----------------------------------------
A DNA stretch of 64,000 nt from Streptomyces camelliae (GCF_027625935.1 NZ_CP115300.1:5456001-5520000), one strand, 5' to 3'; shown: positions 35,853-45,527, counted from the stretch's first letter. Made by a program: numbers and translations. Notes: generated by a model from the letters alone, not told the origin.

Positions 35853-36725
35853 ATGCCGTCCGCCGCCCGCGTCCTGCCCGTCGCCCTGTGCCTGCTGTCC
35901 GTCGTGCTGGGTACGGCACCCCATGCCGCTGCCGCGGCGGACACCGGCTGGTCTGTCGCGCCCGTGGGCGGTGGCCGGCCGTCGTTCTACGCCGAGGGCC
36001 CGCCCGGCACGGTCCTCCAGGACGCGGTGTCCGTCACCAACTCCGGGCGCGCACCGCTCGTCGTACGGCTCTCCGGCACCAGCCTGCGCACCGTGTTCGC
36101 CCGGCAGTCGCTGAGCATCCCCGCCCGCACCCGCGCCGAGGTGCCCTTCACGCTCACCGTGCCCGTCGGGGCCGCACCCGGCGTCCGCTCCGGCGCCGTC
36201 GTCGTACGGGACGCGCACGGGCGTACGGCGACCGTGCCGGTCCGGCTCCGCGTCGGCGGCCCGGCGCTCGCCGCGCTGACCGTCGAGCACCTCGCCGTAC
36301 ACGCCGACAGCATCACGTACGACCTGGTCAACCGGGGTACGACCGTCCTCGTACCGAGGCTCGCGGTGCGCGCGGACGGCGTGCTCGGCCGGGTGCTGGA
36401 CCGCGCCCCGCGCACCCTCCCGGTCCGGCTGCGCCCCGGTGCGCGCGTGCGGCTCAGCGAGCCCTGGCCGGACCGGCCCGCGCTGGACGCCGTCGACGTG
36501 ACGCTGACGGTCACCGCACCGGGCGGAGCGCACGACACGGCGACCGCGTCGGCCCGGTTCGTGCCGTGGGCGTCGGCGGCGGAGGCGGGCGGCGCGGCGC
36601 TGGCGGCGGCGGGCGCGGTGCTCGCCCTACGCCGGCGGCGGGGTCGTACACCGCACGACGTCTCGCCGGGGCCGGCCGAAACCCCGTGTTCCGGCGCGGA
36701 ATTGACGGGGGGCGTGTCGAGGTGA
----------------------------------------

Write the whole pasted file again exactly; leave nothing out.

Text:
A DNA stretch of 64,000 nt from Streptomyces camelliae (GCF_027625935.1 NZ_CP115300.1:5456001-5520000), one strand, 5' to 3'; shown: positions 35,853-45,527, counted from the stretch's first letter. Made by a program: numbers and translations. Notes: generated by a model from the letters alone, not told the origin.

Positions 35853-36725
35853 ATGCCGTCCGCCGCCCGCGTCCTGCCCGTCGCCCTGTGCCTGCTGTCC
35901 GTCGTGCTGGGTACGGCACCCCATGCCGCTGCCGCGGCGGACACCGGCTGGTCTGTCGCGCCCGTGGGCGGTGGCCGGCCGTCGTTCTACGCCGAGGGCC
36001 CGCCCGGCACGGTCCTCCAGGACGCGGTGTCCGTCACCAACTCCGGGCGCGCACCGCTCGTCGTACGGCTCTCCGGCACCAGCCTGCGCACCGTGTTCGC
36101 CCGGCAGTCGCTGAGCATCCCCGCCCGCACCCGCGCCGAGGTGCCCTTCACGCTCACCGTGCCCGTCGGGGCCGCACCCGGCGTCCGCTCCGGCGCCGTC
36201 GTCGTACGGGACGCGCACGGGCGTACGGCGACCGTGCCGGTCCGGCTCCGCGTCGGCGGCCCGGCGCTCGCCGCGCTGACCGTCGAGCACCTCGCCGTAC
36301 ACGCCGACAGCATCACGTACGACCTGGTCAACCGGGGTACGACCGTCCTCGTACCGAGGCTCGCGGTGCGCGCGGACGGCGTGCTCGGCCGGGTGCTGGA
36401 CCGCGCCCCGCGCACCCTCCCGGTCCGGCTGCGCCCCGGTGCGCGCGTGCGGCTCAGCGAGCCCTGGCCGGACCGGCCCGCGCTGGACGCCGTCGACGTG
36501 ACGCTGACGGTCACCGCACCGGGCGGAGCGCACGACACGGCGACCGCGTCGGCCCGGTTCGTGCCGTGGGCGTCGGCGGCGGAGGCGGGCGGCGCGGCGC
36601 TGGCGGCGGCGGGCGCGGTGCTCGCCCTACGCCGGCGGCGGGGTCGTACACCGCACGACGTCTCGCCGGGGCCGGCCGAAACCCCGTGTTCCGGCGCGGA
36701 ATTGACGGGGGGCGTGTCGAGGTGA